BACKGROUND: Data on dementia prognosis among ethnic minority groups are limited in Europe.
OBJECTIVE: We assessed differences in short-term (1-year) and long-term (3-year) mortality and readmission risk after a first hospitalization or first ever referral to a day clinic for dementia between ethnic minority groups and the ethnic Dutch population in the NetherlandsMethods: Nationwide prospective cohorts of first hospitalized dementia patients (N = 55,827) from January 1, 2000 to December 31, 2010 were constructed. Differences in short-term and long-term mortality and readmission risk following hospitalization or referral to the day clinic between ethnic minority groups (Surinamese, Turkish, Antilleans, Indonesians) and the ethnic Dutch population were investigated using Cox proportional hazard regression models with adjustment for age, sex, and comorbidities.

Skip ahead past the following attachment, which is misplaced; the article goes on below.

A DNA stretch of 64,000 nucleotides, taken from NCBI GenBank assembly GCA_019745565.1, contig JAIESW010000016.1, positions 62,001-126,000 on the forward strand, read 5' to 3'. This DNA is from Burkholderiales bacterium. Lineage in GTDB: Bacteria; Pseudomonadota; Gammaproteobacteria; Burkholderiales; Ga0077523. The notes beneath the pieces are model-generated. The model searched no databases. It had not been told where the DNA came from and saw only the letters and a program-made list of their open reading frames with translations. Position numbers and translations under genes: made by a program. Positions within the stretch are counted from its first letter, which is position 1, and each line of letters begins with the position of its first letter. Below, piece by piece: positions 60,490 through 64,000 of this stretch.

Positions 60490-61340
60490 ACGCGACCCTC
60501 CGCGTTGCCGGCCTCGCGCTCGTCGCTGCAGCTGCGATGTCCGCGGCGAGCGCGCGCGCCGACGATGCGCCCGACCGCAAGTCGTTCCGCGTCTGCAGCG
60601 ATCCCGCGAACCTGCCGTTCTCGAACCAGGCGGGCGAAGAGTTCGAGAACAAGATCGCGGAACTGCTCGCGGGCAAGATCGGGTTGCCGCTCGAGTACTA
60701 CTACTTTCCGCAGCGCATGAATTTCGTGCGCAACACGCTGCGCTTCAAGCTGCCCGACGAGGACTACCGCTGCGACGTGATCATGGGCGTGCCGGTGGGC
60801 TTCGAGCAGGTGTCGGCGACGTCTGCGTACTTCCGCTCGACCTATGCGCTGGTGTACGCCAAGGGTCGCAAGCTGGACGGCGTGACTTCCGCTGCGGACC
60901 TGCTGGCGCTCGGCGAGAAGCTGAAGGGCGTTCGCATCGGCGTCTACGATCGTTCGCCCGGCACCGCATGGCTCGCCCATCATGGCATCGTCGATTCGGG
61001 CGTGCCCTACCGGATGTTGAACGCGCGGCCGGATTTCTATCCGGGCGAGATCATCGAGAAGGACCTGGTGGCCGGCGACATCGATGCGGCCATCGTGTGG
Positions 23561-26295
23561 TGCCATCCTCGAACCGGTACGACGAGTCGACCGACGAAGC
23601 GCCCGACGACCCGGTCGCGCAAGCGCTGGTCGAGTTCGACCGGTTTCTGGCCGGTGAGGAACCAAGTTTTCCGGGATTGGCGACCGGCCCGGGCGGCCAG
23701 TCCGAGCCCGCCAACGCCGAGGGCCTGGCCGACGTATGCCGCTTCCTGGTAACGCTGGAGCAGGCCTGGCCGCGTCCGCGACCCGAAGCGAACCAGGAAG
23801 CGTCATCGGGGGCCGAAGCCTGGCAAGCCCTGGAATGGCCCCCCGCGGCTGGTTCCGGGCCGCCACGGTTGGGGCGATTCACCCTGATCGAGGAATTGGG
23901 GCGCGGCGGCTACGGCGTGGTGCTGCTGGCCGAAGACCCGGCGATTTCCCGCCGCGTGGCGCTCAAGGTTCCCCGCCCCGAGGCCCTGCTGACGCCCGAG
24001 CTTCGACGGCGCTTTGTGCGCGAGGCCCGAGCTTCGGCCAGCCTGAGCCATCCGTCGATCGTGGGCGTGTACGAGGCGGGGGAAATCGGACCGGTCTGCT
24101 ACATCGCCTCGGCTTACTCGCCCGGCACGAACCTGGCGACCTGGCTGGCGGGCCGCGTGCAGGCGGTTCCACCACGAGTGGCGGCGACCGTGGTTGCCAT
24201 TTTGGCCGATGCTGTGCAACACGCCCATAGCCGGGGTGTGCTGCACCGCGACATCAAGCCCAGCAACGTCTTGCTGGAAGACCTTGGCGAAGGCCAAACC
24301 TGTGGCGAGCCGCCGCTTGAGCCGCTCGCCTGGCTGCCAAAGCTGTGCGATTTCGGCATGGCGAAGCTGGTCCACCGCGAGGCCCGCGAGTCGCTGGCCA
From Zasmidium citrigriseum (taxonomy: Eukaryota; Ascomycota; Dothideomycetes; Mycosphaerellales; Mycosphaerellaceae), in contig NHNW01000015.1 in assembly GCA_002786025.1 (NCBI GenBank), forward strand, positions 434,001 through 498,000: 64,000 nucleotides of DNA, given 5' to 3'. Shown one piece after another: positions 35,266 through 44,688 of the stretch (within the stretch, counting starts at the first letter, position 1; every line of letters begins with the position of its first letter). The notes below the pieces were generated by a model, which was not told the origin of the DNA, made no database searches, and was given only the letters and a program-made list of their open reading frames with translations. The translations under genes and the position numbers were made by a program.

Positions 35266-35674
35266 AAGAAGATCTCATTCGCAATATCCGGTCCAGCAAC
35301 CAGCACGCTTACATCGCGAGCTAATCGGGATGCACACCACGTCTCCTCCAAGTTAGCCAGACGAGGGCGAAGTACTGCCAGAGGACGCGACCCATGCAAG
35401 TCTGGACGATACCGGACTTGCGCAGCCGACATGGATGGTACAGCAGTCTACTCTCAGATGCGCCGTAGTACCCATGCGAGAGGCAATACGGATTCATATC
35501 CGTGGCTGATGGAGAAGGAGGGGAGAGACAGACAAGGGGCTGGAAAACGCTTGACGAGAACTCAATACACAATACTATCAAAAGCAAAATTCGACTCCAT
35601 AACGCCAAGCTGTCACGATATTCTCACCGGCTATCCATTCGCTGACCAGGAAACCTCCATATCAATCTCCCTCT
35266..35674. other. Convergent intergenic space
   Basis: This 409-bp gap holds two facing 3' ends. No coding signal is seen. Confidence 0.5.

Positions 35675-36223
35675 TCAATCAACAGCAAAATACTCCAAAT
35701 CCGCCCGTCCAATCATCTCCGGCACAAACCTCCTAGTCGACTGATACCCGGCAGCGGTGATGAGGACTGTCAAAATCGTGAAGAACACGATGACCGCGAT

RESULTS: Age-sex-adjusted short-term and long-term risks of death following a first hospitalization with dementia were comparable between the ethnic minority groups and the ethnic Dutch. Age- and sex-adjusted risk of admission was higher only in Turkish compared with ethnic Dutch (HR 1.57, 95% CI,1.08-2.29). The difference between Turkish and the Dutch attenuated and was no longer statistically significant after further adjustment for comorbidities. There were no ethnic differences in short-term and long-term risk of death, and risk of readmission among day clinic patients.
CONCLUSION: Compared with Dutch patients with a comparable comorbidity rate, ethnic minority patients with dementia did not have a worse prognosis. Given the poor prognosis of dementia, timely and targeted advance care planning is essential, particularly in ethnic minority groups who are mired by cultural barriers and where uptake of advance care planning is known to be low.
|Tidsskrift||Journal of Alzheimer's disease : JAD|
|Status||Udgivet - 2017|